I always advocate supporting and buying from your local quilt shop or online with any of the thousands of independent quilt shops across the country for purchasing your quiltmaking supplies. A sketchbook, however, is one of the very few items you get a "pass" on if you don't buy it at the local quilt shop. Check your local craft/hobby store or an online art supply store and get a sketchbook with 50 to 100 pages

Note: use the craft store's coupon to purchase the sketchbook, then apply the savings to buy more fabric at the quilt shop.

What kind of sketchbook? 

Get a sketchbook specified for drawing. The pages will be a soft white color. The paper will have a nice, smooth finish, and will easily take marks from dry drawing media—pencil, pen, gel pens, etc. Generally, the paper weight is from 65 lb/96 gsm to 80 lb/130 gsm and 90 lb/160 gsm for a sheet that is slightly heavier and more opaque. 

Jackie at Intro to Free-motion Quilting at John C. Campbell Folk School.

I prefer a spiral bound (wire bound) sketchbook so the sketchbook lies flat when drawing. The spiral keeps the pages bound together for future reference. However, many spiral bound sketchbooks also have a perforation on each page should a page need to be removed for some reason. 

A sketchbook page filled with free-motion motifs. 

What size sketchbook?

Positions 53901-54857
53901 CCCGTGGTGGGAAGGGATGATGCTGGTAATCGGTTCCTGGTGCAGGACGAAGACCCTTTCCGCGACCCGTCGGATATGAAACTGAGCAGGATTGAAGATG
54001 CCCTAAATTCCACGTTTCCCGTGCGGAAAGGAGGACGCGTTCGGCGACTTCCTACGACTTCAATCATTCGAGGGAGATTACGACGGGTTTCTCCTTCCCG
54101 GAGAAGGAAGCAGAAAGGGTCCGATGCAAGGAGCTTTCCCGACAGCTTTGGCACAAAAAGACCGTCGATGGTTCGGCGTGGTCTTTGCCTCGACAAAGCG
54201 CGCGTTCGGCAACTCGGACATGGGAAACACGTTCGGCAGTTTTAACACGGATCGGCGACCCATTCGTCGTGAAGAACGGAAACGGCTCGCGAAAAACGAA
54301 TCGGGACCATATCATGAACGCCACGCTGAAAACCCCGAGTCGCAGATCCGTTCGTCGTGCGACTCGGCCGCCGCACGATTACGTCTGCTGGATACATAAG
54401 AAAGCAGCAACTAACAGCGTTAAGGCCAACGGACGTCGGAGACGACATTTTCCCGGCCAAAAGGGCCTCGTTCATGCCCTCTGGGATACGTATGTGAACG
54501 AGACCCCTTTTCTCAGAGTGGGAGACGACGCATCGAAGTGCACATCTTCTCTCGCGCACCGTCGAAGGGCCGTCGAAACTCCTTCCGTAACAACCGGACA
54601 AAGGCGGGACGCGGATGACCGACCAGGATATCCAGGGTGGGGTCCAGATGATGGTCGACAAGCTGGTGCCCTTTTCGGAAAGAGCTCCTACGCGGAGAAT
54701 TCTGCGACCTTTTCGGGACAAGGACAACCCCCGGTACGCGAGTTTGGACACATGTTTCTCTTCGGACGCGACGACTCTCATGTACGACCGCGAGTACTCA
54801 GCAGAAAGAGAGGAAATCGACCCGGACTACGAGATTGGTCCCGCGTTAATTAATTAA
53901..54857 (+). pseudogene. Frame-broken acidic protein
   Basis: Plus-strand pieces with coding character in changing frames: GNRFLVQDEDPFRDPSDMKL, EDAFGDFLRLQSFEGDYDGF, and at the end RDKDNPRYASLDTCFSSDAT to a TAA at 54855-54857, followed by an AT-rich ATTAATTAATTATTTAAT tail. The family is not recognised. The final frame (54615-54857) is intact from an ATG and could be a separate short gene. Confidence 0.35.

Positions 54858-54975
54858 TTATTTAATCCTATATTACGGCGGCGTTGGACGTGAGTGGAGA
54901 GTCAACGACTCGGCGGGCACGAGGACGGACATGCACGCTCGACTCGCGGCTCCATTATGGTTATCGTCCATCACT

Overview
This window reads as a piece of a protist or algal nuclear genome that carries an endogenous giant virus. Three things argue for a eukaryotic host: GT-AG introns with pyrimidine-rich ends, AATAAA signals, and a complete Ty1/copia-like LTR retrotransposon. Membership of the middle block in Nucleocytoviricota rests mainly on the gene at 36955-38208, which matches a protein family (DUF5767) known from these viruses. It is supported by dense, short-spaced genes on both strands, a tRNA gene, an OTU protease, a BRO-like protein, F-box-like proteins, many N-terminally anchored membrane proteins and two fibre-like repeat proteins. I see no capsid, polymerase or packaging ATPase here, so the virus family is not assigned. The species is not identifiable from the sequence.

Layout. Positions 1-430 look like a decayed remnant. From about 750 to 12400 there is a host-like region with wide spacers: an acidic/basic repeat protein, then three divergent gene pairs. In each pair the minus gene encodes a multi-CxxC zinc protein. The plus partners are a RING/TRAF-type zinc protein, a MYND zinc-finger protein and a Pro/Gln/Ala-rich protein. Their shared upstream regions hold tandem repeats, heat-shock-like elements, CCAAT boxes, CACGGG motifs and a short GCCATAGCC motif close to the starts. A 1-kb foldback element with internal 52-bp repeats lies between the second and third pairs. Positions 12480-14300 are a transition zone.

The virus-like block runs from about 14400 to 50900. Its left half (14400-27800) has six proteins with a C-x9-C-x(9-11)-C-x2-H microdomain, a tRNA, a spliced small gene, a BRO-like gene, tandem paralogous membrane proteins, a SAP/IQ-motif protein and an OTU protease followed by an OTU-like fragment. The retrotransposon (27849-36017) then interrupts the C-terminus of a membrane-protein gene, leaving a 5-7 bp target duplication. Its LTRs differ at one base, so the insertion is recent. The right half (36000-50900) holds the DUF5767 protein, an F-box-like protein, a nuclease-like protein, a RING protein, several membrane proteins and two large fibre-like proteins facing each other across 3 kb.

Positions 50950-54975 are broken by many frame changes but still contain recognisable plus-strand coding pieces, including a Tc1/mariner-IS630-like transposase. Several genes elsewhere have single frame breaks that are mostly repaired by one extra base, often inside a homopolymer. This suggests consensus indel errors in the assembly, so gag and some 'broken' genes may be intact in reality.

I recommend a sketchbook that is at least 14" x 17". Why? Because you'll find there are a LOT of quilt blocks that are 12" so a larger sheet of paper will accommodate this popular block size.

Karen (left) and Karen (right) at Intro to Free-motion Quilting
at John C. Campbell Folk School.

What goes in the sketchbook?

In class, my students start with simple drawing exercises—drawing basic free-motion quilting [FMQ] shapes.

Katy (left) and Wendy (right) at Intro to Free-motion Quilting
at John C. Campbell Folk School.

After drawing and quilting the basic shapes on practice quilt sandwiches, we work through designs that can be used as edge-to-edge, all-over quilting patterns, and background fillers. 

Diane (left) and Kathie (right) at Intro to Free-motion Quilting
at John C. Campbell Folk School.

Where do you find new FMQ designs?

In search of new ideas for free-motion quilting designs? Use the motifs and designs from your fabrics as a reference. In a recent workshop at the John C. Campbell Folk School, students received complimentary fat quarters from Art Gallery Fabrics as inspiration for developing motifs and continuous line patterns for their free-motion practice.

Dina at Intro to Free-motion Quilting at John C. Campbell Folk School.

Kathy at Intro to Free-motion Quilting at John C. Campbell Folk School.

Keep that sketchbook handy... and use it!

Use your sketchbook as an on-going FMQ reference book! It's a resource and tool for:

  • learning shapes and paths for new (or new-to-you) designs
  • auditioning different designs for quilt blocks, sashings, and borders
  • creating new designs
  • getting familiar with a design and its path before going to the sewing machine
  • exercising muscle memory
  • developing your repertoire of potential quilting patterns for current and future quilts.

And if you don't like a design, or you think you made a "mistake" in your sketchbook, you don't have to pick out any stitches!

Remember, your sketchbook is YOUR sketchbook. It doesn't have to be pretty. It doesn't have to be "perfect." You don't have to show it to anyone if you don't want to. It's a work-in-progress... a reference tool for your FMQ practice.